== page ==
I began classes today, and while I won’t be really busy for a couple weeks when the first sets of papers come in, I’m still feeling a bit in shock — there’s a lot of new stuff to take in, new colleagues, new students, a new campus, a new daily and weekly pattern to life. It’s hard for me to settle down and read in these circumstances. And the thing is, I remember clearly writing this exact same stuff last fall, when I started my last new job. I’m ready for some quiet, some peace, some regularity — I’m ready for my life to be boring!
Anyway, I finished Mariama Ba’s novel So Long a Letter last weekend. I don’t feel like I gave this book a fair reading; in other circumstances I might have liked it more, but as it was, I never quite settled into a groove with it. You know how that is, when you orient yourself to a book and get absorbed and find yourself thinking about it throughout the day when you’re doing other things? My reading wasn’t like that — it was halting and distracted, and impatient at times.
But about the book itself — it’s about a woman in Senegal whose husband has just died, and she tells the story of their marriage, including the pain she experienced when her husband took a second wife. It’s a novel about how harsh marriage can be toward women in a polygamous culture, but also about how women are beginning to find independence and freedom and to assert their own desires, difficult and painful as the process may be.
The novel is made up of letters the main character Ramatoulaye writes to a friend, and it’s her voice that is the most memorable. She writes to try to make sense of her life, and as she does so her voice is alternately angry and at peace, accusatory and accepting, uncertain and full of conviction. It’s when I realized that Ramatoulaye is struggling to make sense of rapid cultural changes — that she doesn’t always know how to respond to women’s new-found sexual freedom, for example — that the novel began to come together a bit more for me. She’s not meant to be an infallible guide, an authoritative voice to tell people what to think; rather, she’s bewildered at times. Alongside her powerful voice speaking to the pain of being a forsaken wife is another voice that wonders what all the changes mean.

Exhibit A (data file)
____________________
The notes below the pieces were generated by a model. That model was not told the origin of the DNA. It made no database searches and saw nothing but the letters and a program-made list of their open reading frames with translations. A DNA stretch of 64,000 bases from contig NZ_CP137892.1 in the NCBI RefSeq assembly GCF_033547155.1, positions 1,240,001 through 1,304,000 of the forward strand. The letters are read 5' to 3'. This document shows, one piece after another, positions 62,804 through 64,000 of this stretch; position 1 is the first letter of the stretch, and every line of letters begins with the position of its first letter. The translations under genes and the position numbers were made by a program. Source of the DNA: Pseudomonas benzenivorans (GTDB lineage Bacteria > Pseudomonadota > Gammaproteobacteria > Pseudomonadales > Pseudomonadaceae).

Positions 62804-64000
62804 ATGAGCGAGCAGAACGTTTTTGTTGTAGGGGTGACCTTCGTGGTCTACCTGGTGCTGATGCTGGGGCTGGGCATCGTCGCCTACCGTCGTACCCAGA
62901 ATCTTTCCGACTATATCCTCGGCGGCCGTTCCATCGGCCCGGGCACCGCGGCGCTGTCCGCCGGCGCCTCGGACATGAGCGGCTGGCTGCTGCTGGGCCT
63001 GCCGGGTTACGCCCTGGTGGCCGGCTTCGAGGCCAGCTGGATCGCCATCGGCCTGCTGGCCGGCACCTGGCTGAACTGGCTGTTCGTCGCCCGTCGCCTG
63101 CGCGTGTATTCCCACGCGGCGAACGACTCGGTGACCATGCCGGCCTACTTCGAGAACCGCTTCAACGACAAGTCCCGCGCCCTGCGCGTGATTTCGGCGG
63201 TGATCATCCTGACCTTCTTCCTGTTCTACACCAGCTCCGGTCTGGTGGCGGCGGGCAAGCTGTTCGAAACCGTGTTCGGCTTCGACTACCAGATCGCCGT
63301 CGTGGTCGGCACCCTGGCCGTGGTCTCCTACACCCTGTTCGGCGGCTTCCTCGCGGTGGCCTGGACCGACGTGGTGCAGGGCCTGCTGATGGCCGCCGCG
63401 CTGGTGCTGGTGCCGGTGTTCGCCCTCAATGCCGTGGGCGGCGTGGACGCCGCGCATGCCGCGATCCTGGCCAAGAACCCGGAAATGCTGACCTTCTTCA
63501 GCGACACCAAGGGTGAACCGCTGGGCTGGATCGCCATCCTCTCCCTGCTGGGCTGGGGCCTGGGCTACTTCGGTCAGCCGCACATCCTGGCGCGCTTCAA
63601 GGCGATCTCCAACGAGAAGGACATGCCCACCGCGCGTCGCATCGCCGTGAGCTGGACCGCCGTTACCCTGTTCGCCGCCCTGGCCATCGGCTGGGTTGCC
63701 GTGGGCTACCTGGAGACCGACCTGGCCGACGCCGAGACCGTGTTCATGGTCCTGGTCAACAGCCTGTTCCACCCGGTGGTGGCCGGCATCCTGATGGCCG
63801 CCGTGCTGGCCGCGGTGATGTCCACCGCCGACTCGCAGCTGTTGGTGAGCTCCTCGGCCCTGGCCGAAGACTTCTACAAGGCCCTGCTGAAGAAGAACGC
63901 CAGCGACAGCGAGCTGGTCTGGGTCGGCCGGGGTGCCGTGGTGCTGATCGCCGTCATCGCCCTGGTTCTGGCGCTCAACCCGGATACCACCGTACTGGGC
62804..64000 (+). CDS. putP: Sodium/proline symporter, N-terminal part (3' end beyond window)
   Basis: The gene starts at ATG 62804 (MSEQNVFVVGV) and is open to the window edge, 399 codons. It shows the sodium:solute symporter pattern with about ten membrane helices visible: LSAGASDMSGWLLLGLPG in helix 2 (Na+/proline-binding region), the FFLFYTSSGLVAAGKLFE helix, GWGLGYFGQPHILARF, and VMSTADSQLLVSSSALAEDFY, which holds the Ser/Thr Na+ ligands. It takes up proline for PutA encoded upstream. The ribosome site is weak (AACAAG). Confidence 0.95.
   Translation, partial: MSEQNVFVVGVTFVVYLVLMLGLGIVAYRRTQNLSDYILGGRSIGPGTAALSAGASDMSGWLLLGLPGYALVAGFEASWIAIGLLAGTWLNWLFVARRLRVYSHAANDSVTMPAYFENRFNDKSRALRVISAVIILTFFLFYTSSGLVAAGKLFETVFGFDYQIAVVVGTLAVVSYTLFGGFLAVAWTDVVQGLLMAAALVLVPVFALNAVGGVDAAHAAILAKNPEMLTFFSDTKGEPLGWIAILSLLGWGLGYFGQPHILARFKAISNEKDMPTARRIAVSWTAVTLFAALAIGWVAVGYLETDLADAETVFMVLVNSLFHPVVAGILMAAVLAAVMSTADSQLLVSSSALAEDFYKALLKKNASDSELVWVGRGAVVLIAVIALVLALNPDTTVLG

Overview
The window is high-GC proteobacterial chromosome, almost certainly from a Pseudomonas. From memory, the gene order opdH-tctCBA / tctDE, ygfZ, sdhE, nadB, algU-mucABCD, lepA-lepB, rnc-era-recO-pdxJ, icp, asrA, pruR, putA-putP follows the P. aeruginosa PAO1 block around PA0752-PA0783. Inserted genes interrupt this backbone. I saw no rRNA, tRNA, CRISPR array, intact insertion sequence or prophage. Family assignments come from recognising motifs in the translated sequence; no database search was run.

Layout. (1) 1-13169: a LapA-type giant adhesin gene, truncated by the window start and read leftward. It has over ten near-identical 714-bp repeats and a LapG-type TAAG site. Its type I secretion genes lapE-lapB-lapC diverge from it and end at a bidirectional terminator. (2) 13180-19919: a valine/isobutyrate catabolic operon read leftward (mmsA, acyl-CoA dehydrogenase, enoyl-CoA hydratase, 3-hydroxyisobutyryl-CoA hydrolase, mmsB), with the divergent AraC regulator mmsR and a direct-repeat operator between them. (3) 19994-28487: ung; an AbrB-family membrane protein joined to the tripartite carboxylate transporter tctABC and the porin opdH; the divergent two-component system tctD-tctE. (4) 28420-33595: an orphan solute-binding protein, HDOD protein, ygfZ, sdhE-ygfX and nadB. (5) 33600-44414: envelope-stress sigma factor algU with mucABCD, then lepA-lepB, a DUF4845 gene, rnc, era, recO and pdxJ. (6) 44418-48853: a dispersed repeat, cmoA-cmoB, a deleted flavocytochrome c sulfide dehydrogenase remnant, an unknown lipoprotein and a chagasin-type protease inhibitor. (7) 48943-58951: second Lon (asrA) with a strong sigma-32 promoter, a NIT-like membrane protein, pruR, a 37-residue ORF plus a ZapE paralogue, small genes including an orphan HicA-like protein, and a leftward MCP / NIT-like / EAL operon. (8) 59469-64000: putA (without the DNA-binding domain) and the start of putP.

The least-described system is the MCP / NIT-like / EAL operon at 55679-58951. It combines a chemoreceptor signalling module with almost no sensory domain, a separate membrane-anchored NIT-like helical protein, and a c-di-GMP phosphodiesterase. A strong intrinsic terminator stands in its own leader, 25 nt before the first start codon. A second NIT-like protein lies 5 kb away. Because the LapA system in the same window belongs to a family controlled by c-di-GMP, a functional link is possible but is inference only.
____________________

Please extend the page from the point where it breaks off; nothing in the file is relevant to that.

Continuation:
Here is Ramatoulaye thinking about ways she may have, in her own estimation, failed her husband:
I am trying to pinpoint any weakness in the way I conducted myself. My social life may have been stormy and perhaps injured Modou’s trade union career. Can a man, deceived and flouted by his family, impose himself on others? Can a man whose wife does not do her job well honestly demand a fair reward for labour? Aggression and condescension in a woman arouse contempt and hatred for her husband. If she is gracious, even without appealing to any ideology, she can summon support for any action. In a word, a man’s success depends on feminine support.
This sounds very old-fashioned and traditional — a wife’s role is to further her husband’s career and be his support. But two pages later, recounting a conversation with an unwanted suitor who shows up after her husband’s death, she says this:
“…You forget that I have a heart, a mind, that I am not an object to be passed from hand to hand. You don’t know what marriage means to me: it is an act of faith of love, the total surrender of oneself to the person one has chose and who has chosen you.” ( I emphasized the word “chosen”.)
“What of your wives, Tamsir? Your income can meet neither their needs nor those of your numerous children. To help you out with your financial obligations, one of your wives dyes, another sells fruit, the third untiringly turns the hand of her sewing machine. You, the revered lord, you take it easy, obeyed at the crook of a finger. I shall never be the one to complete your collection. My house shall never be for you the coveted oasis; no extra burden; my “turn” every day, clealiness and luxury, abundance and calm! No, Tamsir!”
I wish I could have done this novel more justice, but I am glad I read it (my first book in the Reading Across Borders challenge), and it’s the contradictions and struggles shown in those two quotations that I most liked about this book.